Flawed splitting agent may be behind Fluvax reactions
A THEORY that a virus-splitting agent associated with clusters of adverse events globally was behind the high rate of febrile convulsions in children receiving Fluvax in 2010 is creating interest among experts.
Researchers from Australia and Canada suggest that suboptimal virus splitting during the manufacture of the trivalent seasonal vaccine could be linked to the adverse reactions.
The agent used, sodium taurodeoxycholate (TDOC), was known to sometimes leave viral DNA in larger chunks compared to other agents, so that they had “antigenic properties… of whole viruses”, the researchers wrote, citing clusters of adverse vaccine events involving the agent in Canada and Europe from 1995 to 2001.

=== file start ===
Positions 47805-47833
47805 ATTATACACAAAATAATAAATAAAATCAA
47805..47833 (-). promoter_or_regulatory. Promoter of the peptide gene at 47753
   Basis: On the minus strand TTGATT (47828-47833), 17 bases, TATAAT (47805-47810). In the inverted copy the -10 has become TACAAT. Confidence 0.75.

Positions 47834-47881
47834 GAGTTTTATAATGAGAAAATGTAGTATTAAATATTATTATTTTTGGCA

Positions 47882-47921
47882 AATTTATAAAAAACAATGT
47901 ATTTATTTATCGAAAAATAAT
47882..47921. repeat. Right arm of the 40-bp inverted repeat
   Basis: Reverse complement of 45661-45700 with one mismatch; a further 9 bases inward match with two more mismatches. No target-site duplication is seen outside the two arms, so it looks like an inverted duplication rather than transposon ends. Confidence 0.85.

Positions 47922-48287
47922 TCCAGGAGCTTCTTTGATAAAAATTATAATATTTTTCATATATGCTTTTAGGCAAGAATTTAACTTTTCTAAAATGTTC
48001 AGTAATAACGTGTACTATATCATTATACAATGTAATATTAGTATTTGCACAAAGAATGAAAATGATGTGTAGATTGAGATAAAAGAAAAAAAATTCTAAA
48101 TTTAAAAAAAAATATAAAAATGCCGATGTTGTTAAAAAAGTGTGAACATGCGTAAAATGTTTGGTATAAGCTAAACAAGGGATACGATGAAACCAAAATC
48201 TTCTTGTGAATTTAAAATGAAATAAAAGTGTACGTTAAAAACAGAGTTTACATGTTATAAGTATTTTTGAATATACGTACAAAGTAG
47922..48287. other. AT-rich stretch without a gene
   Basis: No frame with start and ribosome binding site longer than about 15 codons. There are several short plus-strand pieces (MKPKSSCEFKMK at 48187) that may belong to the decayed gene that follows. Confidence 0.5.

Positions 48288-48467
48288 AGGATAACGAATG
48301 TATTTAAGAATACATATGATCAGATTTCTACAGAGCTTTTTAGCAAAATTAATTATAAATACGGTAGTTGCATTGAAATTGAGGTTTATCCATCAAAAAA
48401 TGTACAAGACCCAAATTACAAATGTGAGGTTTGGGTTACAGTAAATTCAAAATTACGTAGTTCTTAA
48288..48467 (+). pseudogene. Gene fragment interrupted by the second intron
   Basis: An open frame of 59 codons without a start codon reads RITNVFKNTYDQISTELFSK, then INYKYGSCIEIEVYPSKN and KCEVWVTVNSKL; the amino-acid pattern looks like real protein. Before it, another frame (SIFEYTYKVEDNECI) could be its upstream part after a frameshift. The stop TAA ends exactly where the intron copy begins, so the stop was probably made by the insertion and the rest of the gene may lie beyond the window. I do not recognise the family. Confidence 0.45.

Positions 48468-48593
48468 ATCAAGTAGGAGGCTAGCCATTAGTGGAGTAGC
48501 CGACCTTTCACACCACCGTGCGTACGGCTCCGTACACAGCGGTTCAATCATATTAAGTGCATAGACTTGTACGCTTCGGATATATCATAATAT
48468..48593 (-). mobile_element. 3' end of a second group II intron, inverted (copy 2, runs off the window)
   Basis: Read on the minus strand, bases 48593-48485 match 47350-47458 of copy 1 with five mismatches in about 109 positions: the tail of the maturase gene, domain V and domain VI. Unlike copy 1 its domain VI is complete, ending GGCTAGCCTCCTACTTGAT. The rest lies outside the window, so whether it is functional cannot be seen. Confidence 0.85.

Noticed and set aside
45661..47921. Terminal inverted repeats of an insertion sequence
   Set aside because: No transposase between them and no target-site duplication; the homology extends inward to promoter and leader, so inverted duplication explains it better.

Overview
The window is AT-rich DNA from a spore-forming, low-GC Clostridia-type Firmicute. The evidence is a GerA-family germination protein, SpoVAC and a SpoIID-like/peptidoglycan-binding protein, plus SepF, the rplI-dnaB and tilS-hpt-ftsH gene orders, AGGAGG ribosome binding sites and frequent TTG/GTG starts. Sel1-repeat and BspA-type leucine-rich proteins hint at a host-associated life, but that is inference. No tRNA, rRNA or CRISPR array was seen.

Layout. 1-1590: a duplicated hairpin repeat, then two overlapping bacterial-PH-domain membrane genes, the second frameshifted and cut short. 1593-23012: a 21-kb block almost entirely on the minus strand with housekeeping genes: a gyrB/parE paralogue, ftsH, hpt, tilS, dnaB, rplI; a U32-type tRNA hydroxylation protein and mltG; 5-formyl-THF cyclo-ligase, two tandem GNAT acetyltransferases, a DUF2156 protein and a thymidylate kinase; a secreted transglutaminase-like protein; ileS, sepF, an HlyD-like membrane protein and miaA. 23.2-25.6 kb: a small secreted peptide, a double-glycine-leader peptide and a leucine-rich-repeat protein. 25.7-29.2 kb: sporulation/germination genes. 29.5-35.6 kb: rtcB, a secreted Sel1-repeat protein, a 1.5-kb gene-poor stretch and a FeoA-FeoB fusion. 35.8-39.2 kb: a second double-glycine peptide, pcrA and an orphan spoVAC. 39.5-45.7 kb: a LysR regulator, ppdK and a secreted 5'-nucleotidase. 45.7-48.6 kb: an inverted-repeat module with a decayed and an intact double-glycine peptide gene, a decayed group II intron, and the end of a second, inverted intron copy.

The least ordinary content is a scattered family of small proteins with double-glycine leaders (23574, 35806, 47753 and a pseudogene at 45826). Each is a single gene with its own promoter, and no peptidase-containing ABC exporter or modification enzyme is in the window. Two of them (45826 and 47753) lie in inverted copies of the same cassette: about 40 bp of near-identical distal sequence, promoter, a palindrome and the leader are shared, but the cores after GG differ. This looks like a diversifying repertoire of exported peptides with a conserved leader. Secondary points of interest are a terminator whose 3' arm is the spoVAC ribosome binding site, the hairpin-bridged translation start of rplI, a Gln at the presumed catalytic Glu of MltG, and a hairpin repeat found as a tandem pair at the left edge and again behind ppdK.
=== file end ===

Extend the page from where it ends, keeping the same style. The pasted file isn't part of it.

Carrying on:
“We hypothesise that suboptimal virus splitting or other mechanisms related to the use of [TDOC] may have played a role,” said Dr Heath Kelly, from the Victorian Infectious Diseases Reference Laboratory, and colleagues.